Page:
We all often forget in the glorious insanity of writing that if you wish to publish, your writing is a business. That means you have to treat it and your interactions with everyone as a business dealing. These are my “rules” that I’ve developed by watching and talking with other writers as well as feeling my way through my own career.
1) Writing “cache” is earned not bestowed.
It is like any other job. Really. You must pay your dues as the new kid on the block before you can start to break the rules. I’ve got seven novels and a slew of short stories out there now. The publishers I work with can bank on my name on a title to bring in a certain amount of sales. Because of that I’ve earned a certain amount of license in how I work.
My first novel, not so much. I got the dreaded: we like it, but can’t take it as is. Do some significant re-writes and we may consider publication. I also got the same on the second novel. Sometimes you have to bite the bullet and accept that.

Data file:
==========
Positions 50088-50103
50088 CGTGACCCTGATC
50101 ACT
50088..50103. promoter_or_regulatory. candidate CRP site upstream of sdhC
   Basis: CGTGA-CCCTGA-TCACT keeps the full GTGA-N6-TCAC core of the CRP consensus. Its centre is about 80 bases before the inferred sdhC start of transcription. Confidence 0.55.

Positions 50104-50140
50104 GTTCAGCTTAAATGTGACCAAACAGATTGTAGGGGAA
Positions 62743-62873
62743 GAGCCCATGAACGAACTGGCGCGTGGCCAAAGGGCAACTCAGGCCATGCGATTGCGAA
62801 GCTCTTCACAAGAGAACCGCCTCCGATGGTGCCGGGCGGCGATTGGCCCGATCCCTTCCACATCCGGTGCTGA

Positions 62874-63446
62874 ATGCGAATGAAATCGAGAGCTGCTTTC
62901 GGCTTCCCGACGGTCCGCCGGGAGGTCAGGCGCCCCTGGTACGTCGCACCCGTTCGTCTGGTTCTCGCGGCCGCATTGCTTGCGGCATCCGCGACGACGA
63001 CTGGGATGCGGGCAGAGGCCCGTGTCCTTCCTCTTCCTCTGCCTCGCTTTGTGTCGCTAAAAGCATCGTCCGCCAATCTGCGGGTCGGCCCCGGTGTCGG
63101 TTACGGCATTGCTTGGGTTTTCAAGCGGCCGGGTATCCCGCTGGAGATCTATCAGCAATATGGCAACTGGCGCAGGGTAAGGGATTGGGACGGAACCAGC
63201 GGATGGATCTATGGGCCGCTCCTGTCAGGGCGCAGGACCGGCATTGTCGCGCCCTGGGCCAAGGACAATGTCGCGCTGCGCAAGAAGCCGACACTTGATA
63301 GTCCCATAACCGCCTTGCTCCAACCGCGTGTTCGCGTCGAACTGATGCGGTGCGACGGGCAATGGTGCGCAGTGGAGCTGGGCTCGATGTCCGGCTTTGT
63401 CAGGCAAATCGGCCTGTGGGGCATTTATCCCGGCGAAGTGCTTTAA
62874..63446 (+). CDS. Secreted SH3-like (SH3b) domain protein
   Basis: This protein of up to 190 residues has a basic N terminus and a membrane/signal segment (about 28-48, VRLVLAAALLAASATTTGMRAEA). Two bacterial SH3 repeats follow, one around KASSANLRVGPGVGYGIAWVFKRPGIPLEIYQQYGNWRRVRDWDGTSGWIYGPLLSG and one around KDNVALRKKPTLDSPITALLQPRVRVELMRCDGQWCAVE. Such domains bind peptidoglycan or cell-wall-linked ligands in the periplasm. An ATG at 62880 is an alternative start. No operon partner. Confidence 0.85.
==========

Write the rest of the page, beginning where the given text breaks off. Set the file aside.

The first one, I queried the editor and politely asked what re-writes. “Chop 2000 words of the front. Expand this relationship. And by the way, your female love interest (a male/male/female triangle) is an absolute raving bitch…tone her down.” Did that bug the hell out of me to have someone critique my baby so bluntly? Hell yes. Did I do the re-writes? Hell yes. And the second set of re-writes they asked for as well. They never did accept that book. But, in the end, I ended up with a much better novel.
The second book, the editor said, “Its great, but to fit our formula, I need the main characters to hate each other by the end of chapter three.” I didn’t do that re-write. It would have changed the entire plot. I politely sent a letter stating that it would require the re-write of the entire plot, but now that I knew what they were looking for, I’d try and write a book geared toward that.